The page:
Where is Your Next Freshman Class Coming From?

200187146-001I have been spending time recently researching enrollment trends and statistics, which I will be presenting in a webinar on September 30th, titled Fighting for Students in a Shrinking Market: The New Normal. This research generated the ideas for this blog post. I hope you enjoy the post and that you can attend the webinar as well.

There are a LOT of ways colleges and universities can recruit these days. While we need to know where we will recruit our next class of students, we also need to know when to start, and through which medium to spend our resources. In the capable hands of a subject matter expert, this probably doesn’t seem “impossible” per se, but it takes a huge portion of the little time available to them. Even more pressing is the fact that there are so many more arenas to consider for recruiting: Twitter, Facebook, Instagram, mailing lists – paper and virtual- and of course the traditional college fairs and visits. With so many fields, each deserving of their own consideration, recruitment resources are being stretched paper thin.

This makes finding ways to be more efficient even more critical. It’s not all bad news though! With increasingly convenient access to data (across the board), recruitment offices have never had more tools to gauge the success of their efforts. More importantly yet, offices can now identify untapped markets in their prospect population with unprecedented ease. Your data can be telling you so much:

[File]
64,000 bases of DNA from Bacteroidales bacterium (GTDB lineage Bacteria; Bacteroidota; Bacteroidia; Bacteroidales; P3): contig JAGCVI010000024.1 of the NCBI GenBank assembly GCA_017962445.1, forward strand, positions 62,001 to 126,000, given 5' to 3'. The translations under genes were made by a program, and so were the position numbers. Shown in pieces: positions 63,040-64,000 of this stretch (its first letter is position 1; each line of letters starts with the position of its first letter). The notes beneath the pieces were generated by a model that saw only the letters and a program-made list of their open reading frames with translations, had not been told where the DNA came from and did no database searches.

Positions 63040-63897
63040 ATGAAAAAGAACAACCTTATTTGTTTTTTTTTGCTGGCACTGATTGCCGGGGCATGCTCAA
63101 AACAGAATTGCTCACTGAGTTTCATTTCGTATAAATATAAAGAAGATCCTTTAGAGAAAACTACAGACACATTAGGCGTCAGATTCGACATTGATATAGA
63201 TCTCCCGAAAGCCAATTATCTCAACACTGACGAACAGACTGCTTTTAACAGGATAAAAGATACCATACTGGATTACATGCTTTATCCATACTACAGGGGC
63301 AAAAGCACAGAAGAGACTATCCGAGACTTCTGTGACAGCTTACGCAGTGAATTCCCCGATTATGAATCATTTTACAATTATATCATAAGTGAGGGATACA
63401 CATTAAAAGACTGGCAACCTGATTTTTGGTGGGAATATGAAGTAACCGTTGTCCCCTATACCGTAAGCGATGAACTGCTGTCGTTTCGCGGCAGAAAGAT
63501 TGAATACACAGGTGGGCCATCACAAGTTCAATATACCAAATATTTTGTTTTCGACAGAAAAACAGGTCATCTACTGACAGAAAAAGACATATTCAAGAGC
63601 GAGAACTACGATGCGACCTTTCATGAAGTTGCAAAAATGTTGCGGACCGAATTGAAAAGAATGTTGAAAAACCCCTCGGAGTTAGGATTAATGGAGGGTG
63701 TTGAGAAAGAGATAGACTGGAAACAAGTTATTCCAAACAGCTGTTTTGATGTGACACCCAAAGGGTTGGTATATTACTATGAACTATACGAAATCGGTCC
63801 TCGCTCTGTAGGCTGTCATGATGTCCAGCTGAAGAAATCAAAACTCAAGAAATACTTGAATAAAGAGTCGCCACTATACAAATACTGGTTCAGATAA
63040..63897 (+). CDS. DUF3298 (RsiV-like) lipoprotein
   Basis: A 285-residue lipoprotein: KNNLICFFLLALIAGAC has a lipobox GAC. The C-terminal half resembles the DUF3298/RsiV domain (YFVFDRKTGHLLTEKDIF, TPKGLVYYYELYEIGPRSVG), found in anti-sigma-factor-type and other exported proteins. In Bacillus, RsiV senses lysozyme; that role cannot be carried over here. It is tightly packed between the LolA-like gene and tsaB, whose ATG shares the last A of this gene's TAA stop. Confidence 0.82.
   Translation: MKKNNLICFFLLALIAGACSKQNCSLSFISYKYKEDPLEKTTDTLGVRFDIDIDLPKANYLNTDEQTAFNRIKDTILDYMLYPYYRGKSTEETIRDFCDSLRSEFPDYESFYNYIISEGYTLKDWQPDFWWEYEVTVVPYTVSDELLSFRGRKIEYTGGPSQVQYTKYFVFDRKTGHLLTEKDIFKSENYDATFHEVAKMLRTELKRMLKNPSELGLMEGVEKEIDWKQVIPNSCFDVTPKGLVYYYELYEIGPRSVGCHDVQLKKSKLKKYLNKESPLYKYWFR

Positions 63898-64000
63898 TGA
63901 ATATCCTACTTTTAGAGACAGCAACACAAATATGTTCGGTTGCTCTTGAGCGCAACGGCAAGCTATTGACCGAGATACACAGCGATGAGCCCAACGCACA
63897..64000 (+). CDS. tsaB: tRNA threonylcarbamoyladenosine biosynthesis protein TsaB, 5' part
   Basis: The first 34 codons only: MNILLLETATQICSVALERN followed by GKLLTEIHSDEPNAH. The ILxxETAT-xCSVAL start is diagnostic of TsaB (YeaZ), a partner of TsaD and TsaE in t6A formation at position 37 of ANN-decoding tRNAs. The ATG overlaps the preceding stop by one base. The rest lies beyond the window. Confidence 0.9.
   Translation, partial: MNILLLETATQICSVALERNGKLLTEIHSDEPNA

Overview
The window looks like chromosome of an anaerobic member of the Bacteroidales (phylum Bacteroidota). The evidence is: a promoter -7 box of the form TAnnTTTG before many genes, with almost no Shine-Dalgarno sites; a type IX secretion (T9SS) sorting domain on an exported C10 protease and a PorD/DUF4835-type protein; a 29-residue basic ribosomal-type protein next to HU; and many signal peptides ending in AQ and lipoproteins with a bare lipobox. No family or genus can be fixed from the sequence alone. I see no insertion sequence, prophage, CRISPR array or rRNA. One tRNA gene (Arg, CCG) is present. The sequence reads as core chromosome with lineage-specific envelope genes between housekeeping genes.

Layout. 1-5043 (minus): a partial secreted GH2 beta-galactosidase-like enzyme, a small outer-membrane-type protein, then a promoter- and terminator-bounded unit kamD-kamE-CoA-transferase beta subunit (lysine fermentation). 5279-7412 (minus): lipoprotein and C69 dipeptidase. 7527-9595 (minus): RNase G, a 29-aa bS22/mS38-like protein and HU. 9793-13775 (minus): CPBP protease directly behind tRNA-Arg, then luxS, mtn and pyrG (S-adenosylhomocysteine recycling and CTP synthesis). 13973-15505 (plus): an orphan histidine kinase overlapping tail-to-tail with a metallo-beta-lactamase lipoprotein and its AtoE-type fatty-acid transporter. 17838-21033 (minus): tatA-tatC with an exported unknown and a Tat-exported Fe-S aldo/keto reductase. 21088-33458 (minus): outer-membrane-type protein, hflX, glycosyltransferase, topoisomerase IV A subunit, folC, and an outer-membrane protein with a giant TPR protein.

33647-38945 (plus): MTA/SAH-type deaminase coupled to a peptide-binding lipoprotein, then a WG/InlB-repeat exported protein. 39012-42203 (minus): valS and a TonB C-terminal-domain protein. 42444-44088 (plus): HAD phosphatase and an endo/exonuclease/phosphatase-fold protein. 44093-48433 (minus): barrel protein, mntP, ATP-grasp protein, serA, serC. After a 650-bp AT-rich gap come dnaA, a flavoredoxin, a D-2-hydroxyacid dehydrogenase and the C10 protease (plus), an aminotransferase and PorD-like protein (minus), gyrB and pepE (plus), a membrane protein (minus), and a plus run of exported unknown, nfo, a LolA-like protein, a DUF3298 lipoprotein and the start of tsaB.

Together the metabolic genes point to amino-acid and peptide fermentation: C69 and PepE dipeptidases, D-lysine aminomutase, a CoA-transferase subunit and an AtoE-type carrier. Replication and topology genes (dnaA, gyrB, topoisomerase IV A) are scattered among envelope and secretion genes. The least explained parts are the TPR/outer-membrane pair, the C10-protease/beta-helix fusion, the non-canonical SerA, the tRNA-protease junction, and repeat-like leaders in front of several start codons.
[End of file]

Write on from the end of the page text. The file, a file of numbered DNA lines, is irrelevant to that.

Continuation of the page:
• Which regions is your college most appealing to?
  • What recruiting mediums are yielding the highest returns for applications?
  • Are college visits more effective than college fairs?
  • What sort of impact are your institutional programs having on prospect behavior?
  • What potential major/departments are prospects most interested in?
  • Are your athletics departments primary contributors to recruiting appeal?
  • Do you need to revise your resource allocation?
  • How much more buzz can you expect to generate by upscaling specific programs?
  • Should you be targeting students of higher academic quality?
  • How much can you diversify your student body?

One great method to gauge your best recruiting avenues is by developing “Prospect Yield” models.  These models identify historical patterns to rank your best prospect sources rather than the prospects themselves.  In my next blog post, I’ll describe how to develop your own Prospect Yield model.

What is your data telling you? Do you want to hear more about how to get at specific items on this list? Let me know- I’ll dedicate a blog to it in the future!


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Decentralize analytics. Harness the power of many.